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A non-man's man in the mean streets

Louis Theroux with Philadelphia police officers

Many people have gained an insight from cop shows like The Wire into the violent underbelly of some of the cities on the US eastern seaboard. But what is life really like for the police who tackle serious crime? Louis Theroux found out.

I'm not the most macho guy in the world. I am not what you would call a "man's man". Physical confrontations scare me - the two or three occasions in my life when I thought I might be about to be punched, my heart started beating very quickly and my legs went weak.

The only time I've bloodied someone's nose was when I was a child, and it was my own, when I'd been picking it too much. So when the idea arose of making a documentary about crime fighting in one of America's most violent cities, with me spending time on the front line of the action, I felt a certain amount of trepidation.

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Louis Theroux in Philadelphia

For a while I comforted myself with the thought that we might never find a police department willing to let a TV crew shadow their officers. But after much negotiation, we secured access to Philadelphia's Police Department.

Sited in the east of the US, Philadelphia is an elegant and stately old city. It was, briefly, in the 18th Century, the American capital, and is perhaps best known for being home to Rocky and a certain brand of cream cheese.

FIND OUT MORE
Louis Theroux: Law and Disorder in Philadelphia is on BBC Two on Sunday, 30 November, at 2100 GMT
Catch up at BBC iPlayer

Driving around Philadelphia it would be easy not to realise there is any kind of crime problem - indeed I'd recommend it as a nice place for a romantic weekend break. But with about 400 murders a year Philadelphia also has one of the worst homicide rates in the US.

Not surprisingly, the worst of the violent crime is confined to those areas hardest hit by unemployment and poverty. Many of these are in north Philadelphia - and there's nothing elegant or stately about them.

Here the city looks like a war zone, with whole rows of housing turned over to drug dens, ghostly addicts wandering about, and dealers stand round-the-clock on street corners. With the drugs come killings, committed largely by and on young men involved in the trade.

Rufty-tufty

For the best part of four weeks these crime-ridden communities became our home from home as we patrolled them in the company of some of the most aggressive cops in the US. Our days became a ritual of 14-hour shifts with a variety of officers, often finishing in the wee hours.

Over time, we got to know the character of the officers in different divisions - the more aggressive cops detailed to special units like Swat, the slightly more laidback guys who worked criminal intelligence, the rufty-tufty plain clothes police whose unmarked vehicles meant they were able to sneak up on drug dealers unnoticed.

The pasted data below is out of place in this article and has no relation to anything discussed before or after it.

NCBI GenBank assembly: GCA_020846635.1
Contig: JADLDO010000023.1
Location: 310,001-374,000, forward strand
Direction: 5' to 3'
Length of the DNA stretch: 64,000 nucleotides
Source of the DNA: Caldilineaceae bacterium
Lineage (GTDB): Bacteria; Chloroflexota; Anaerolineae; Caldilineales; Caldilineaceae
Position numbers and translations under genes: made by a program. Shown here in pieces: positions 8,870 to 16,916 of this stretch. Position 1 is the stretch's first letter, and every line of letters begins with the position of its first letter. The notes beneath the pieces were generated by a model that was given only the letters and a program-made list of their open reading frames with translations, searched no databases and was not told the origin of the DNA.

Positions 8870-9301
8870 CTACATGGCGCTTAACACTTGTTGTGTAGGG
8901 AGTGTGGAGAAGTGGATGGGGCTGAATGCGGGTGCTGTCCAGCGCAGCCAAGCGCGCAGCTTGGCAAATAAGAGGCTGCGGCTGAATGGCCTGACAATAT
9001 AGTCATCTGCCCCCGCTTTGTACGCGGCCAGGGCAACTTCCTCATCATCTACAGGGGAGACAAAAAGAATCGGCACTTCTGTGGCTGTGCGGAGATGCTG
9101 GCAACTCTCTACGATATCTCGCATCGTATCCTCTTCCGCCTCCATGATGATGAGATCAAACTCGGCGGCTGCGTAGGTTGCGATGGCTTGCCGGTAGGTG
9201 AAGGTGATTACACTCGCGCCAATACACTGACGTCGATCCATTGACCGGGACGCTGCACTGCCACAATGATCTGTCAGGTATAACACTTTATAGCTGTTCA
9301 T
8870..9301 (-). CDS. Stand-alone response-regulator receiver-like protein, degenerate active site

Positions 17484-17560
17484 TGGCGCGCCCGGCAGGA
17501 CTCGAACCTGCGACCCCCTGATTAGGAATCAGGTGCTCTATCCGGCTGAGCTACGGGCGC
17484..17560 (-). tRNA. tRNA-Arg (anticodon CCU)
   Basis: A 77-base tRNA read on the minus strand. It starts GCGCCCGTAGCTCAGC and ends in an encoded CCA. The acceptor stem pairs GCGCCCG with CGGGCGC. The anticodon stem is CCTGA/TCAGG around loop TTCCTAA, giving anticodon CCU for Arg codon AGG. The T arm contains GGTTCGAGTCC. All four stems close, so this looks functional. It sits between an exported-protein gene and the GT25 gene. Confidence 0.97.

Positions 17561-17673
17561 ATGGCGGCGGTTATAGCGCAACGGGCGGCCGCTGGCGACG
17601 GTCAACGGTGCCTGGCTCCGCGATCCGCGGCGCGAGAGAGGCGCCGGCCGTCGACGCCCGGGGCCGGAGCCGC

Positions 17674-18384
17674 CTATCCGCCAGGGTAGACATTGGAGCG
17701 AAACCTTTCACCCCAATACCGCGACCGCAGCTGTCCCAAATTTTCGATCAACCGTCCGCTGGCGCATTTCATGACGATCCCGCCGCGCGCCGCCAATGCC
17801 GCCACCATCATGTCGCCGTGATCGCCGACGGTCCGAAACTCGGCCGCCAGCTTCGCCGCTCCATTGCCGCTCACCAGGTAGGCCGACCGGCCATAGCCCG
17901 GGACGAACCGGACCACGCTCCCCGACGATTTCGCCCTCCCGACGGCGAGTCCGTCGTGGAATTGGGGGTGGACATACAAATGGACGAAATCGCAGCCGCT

Louis Theroux travels in a police car
Much of Philly is lovely. Some is not

When psyching myself up for the rigours of the action, I'd completely overlooked the extreme cold. I'd brought a stylish serge overcoat that was ideal for afternoon autumn strolls in Hyde Park but not so ideal for prolonged standing around in Arctic conditions.

It got to the point where I would have been glad to have been shot or at least grazed by a stray bullet if it meant being stretchered into a lovely warm ambulance.

An investment in a bulky mountaineer's parka fixed this problem, leaving me free to focus on the less predictable hazards of guns and knives.

We had kitted ourselves out with ultra-heavy-duty flak jackets, able to stop an armour-piercing round (as long as it came straight at the jacket, and not, say, your head or your arms or your legs or your crotch). In fact, our jackets were much thicker and offered more protection than those worn by the police.

Dressing down

The day-to-day routine of policing was often boring and uneventful. Even when the dealers were out, the busts did not necessarily follow. It wasn't enough for someone to be hanging around on a street corner to be arrested, he had to be "holding", which most dealers were too smart to do - they'd keep their stash hidden down the street. (On one occasion a dealer who was holding a couple of small bags for a sale evaded arrest by popping his drugs into his mouth and swallowing them.)

For me as a visiting journalist to come under fire, I would either have to be very unlucky - or start my own drug-dealing business on a corner already 'owned' by someone else

But it was like fishing - long quiet spells followed by sudden bursts of excitement. A suspect might resist arrest, or suddenly flee the scene ("We've got a runner"), or simply, by dint of giving the officers "a little attitude", invite a verbal dressing down.

To an outsider like myself - fresh from the world of "please" and "thank you" and "would you mind?" - these encounters could sometimes look a touch over-aggressive. "I'm gonna shoot you in the face right now…" was one of the more colourful statements I heard from an officer - uttered while driving alongside and at the same time pointing a large gun at the man in question.